WriterVincent Bugliosi, Curt Gentry, JP Miller Release dateApril 1, 1976 – April 2, 1976 Initial releaseSeptember 7, 1977 (Denmark) Episodes2 Episode 2Season 1 - Apr 1 - 1976, 2 Episode 2, 1 Episode 1Season 1 - Apr 1 - 1976, 1 Episode 1 CastGeorge DiCenzo (Vincent Bugliosi), Steve Railsback (Charles Manson), Nancy Wolfe (Susan Atkins), Marilyn Burns (Linda Kasabian), Christina Hart (Patricia Krenwinkel), Cathey Paine (Leslie Van Houten) Similar moviesMad Max: Fury Road, The Collector, John Wick, Halloween, Taken 3, The Final Girls
Erika sawajiri helter skelter movie trailer
Helter Skelter is a 1976 television film based on the 1974 book by prosecutor Vincent Bugliosi and Curt Gentry. In the United States, it aired over two nights. In some countries it was shown in theaters with additional footage (nudity, language and more violence).
The movie is based upon the murders committed by the Charles Manson Family. The best-known victim was actress Sharon Tate. The title was taken from the Beatles' song of the same name. According to the theory put forward by the prosecution, Manson used the term for an anticipated race war, and "healter skelter" [sic] was scrawled in blood on the refrigerator door at the house of one of the victims. It recounts the murders Manson committed, the investigation, and the 1970-71 trial where prosecuting D.A. Bugliosi attempted to draw connections between the Manson family and his violent convictions.
The 1976 film, directed by Tom Gries, stars Steve Railsback as Manson and George DiCenzo as Bugliosi. Writer JP Miller received a 1977 Edgar Award from the Mystery Writers of America for Best TV Feature or MiniSeries Teleplay.
In 2004, the book was adapted for a second made-for-TV movie, written and directed by John Gray and featuring Jeremy Davies as Manson.
Helter skelter 2004
George DiCenzo as Vincent Bugliosi
Steve Railsback as Charles Manson
Nancy Wolfe as Susan Atkins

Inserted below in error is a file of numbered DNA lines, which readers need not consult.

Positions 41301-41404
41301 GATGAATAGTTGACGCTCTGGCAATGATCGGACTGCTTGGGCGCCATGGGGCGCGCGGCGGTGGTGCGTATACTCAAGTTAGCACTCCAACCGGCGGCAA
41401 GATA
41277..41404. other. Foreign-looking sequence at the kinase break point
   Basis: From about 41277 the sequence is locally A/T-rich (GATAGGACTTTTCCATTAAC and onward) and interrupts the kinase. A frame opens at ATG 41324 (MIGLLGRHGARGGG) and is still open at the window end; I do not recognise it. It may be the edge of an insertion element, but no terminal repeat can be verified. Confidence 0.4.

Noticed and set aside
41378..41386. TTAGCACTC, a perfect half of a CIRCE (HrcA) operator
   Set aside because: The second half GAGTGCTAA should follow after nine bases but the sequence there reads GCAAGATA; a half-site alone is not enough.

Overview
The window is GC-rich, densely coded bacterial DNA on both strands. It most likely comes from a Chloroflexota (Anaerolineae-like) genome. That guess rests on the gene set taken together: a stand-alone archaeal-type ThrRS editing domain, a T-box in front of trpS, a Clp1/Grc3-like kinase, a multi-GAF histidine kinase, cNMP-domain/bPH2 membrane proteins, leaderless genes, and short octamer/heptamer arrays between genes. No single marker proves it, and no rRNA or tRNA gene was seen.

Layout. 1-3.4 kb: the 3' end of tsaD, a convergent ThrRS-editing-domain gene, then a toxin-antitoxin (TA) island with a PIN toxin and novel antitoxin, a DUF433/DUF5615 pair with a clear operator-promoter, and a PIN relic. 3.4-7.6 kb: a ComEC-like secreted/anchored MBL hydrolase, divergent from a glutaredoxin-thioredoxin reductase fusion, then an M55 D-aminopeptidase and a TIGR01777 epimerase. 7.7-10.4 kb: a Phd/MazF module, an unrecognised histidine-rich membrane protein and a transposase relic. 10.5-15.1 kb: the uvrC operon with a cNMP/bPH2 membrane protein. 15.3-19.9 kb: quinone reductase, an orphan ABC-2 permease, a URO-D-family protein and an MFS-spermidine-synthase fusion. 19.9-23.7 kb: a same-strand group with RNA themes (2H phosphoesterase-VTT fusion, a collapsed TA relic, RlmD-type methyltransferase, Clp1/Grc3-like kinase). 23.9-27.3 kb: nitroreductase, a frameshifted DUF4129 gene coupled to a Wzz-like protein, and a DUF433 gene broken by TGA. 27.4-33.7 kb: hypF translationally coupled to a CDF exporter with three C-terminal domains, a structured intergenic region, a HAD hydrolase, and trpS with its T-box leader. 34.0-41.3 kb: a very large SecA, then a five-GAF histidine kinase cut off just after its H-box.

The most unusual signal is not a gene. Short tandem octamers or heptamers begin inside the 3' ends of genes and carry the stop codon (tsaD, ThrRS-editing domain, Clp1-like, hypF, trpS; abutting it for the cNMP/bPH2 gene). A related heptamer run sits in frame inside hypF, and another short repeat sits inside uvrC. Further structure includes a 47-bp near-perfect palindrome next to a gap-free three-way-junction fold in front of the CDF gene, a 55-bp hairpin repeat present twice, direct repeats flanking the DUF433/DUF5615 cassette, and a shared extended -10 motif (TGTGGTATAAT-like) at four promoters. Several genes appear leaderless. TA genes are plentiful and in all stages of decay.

Marilyn Burns as Linda Kasabian
Christina Hart as Patricia Krenwinkel
Cathey Paine as Leslie Van Houten
Alan Oppenheimer as Aaron Stovitz
Rudy Ramos as Danny DeCarlo
Jon Gries as William Garretson
Marc Alaimo as Phil Cohen
Paul Mantee as Sergeant O'Neal
David Clennon as Harry Jones
Eileen Dietz as Family Girl
Carole Ita White as Big Sal
Larry Pennell as Sergeant White
Bruce French as Officer Ocher
Howard Caine as Everett Scoville
Adam Williams as Terrence Milik
Jonathan Goldsmith as Hank Charter
Robert Ito as Drees Darrin
Bart Braverman as George Brewer
The film premiered with a household share of 36.5, ranking it the 16th highest rated movie to air on network television. The film was also shown on TV stations in Los Angeles, although there were reservations about this and fears of bad memories for the film appeared seven years after the Manson murders.
There was a cut and censored 2-hour version released on VHS by Key Video in 1985, and a uncut and uncensored version made for TV and Released on DVD in 2004. The 2-hour Key Video VHS is now out-of-print, and as of 2015, neither 20th Century Fox nor Warner Bros., the latter of whom has begun to acquire some of Lorimar's films, has announced any plans to release a new VHS or DVD of the 2-hour version. For these reasons, copies of the original Key Video 2-hour VHS can be found online being sold for very high prices.
1977 Emmy Awards
Nominated, Outstanding Achievement in Music Composition for a Special (Dramatic Underscore) – Billy Goldenberg
Nominated, Outstanding Directing in a Special Program - Drama or Comedy – Tom Gries
Nominated, Outstanding Film Editing for a Special – Byron Brandt, Bud S. Isaacs
Directors Guild of America
Nominated, Outstanding Directorial Achievement in Specials/Movies for TV/Actuality – Daniel Petrie
Edgar Allan Poe Awards
Won, Best Television Feature or Miniseries – J.P. Miller